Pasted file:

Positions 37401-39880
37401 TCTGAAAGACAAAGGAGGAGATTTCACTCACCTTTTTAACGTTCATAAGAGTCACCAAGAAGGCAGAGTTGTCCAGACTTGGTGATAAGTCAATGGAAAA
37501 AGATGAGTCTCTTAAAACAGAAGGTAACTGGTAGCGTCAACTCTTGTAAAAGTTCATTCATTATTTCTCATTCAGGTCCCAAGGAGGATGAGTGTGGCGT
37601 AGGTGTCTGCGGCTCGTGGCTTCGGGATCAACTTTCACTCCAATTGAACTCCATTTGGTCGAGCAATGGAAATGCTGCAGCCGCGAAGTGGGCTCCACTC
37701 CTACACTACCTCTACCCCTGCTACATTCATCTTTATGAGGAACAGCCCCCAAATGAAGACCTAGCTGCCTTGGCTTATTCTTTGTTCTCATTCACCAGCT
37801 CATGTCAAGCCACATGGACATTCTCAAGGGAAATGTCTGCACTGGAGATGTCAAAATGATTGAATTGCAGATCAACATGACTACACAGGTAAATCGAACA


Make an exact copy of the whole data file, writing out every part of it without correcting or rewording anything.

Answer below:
Positions 37401-39880
37401 TCTGAAAGACAAAGGAGGAGATTTCACTCACCTTTTTAACGTTCATAAGAGTCACCAAGAAGGCAGAGTTGTCCAGACTTGGTGATAAGTCAATGGAAAA
37501 AGATGAGTCTCTTAAAACAGAAGGTAACTGGTAGCGTCAACTCTTGTAAAAGTTCATTCATTATTTCTCATTCAGGTCCCAAGGAGGATGAGTGTGGCGT
37601 AGGTGTCTGCGGCTCGTGGCTTCGGGATCAACTTTCACTCCAATTGAACTCCATTTGGTCGAGCAATGGAAATGCTGCAGCCGCGAAGTGGGCTCCACTC
37701 CTACACTACCTCTACCCCTGCTACATTCATCTTTATGAGGAACAGCCCCCAAATGAAGACCTAGCTGCCTTGGCTTATTCTTTGTTCTCATTCACCAGCT
37801 CATGTCAAGCCACATGGACATTCTCAAGGGAAATGTCTGCACTGGAGATGTCAAAATGATTGAATTGCAGATCAACATGACTACACAGGTAAATCGAACA